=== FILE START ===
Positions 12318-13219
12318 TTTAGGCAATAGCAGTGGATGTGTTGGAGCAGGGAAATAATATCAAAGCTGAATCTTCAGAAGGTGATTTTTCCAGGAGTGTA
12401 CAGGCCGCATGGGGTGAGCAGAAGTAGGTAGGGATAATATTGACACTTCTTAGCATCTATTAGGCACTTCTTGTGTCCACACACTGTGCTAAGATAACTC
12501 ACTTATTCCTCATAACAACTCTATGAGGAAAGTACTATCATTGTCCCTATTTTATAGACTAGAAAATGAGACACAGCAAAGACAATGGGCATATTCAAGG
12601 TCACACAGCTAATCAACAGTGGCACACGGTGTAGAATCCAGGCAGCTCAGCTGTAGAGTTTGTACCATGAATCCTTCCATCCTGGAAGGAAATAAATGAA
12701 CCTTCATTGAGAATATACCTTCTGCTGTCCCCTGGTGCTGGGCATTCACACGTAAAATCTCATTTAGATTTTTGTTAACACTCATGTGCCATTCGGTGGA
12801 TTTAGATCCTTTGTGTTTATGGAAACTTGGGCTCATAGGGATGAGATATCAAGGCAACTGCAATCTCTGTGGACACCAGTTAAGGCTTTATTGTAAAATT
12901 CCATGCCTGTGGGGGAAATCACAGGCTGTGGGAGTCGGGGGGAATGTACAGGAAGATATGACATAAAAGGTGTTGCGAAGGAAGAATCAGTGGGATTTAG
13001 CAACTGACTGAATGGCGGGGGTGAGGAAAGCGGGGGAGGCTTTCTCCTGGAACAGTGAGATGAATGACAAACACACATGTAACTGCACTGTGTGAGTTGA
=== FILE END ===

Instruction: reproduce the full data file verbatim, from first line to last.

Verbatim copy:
Positions 12318-13219
12318 TTTAGGCAATAGCAGTGGATGTGTTGGAGCAGGGAAATAATATCAAAGCTGAATCTTCAGAAGGTGATTTTTCCAGGAGTGTA
12401 CAGGCCGCATGGGGTGAGCAGAAGTAGGTAGGGATAATATTGACACTTCTTAGCATCTATTAGGCACTTCTTGTGTCCACACACTGTGCTAAGATAACTC
12501 ACTTATTCCTCATAACAACTCTATGAGGAAAGTACTATCATTGTCCCTATTTTATAGACTAGAAAATGAGACACAGCAAAGACAATGGGCATATTCAAGG
12601 TCACACAGCTAATCAACAGTGGCACACGGTGTAGAATCCAGGCAGCTCAGCTGTAGAGTTTGTACCATGAATCCTTCCATCCTGGAAGGAAATAAATGAA
12701 CCTTCATTGAGAATATACCTTCTGCTGTCCCCTGGTGCTGGGCATTCACACGTAAAATCTCATTTAGATTTTTGTTAACACTCATGTGCCATTCGGTGGA
12801 TTTAGATCCTTTGTGTTTATGGAAACTTGGGCTCATAGGGATGAGATATCAAGGCAACTGCAATCTCTGTGGACACCAGTTAAGGCTTTATTGTAAAATT
12901 CCATGCCTGTGGGGGAAATCACAGGCTGTGGGAGTCGGGGGGAATGTACAGGAAGATATGACATAAAAGGTGTTGCGAAGGAAGAATCAGTGGGATTTAG
13001 CAACTGACTGAATGGCGGGGGTGAGGAAAGCGGGGGAGGCTTTCTCCTGGAACAGTGAGATGAATGACAAACACACATGTAACTGCACTGTGTGAGTTGA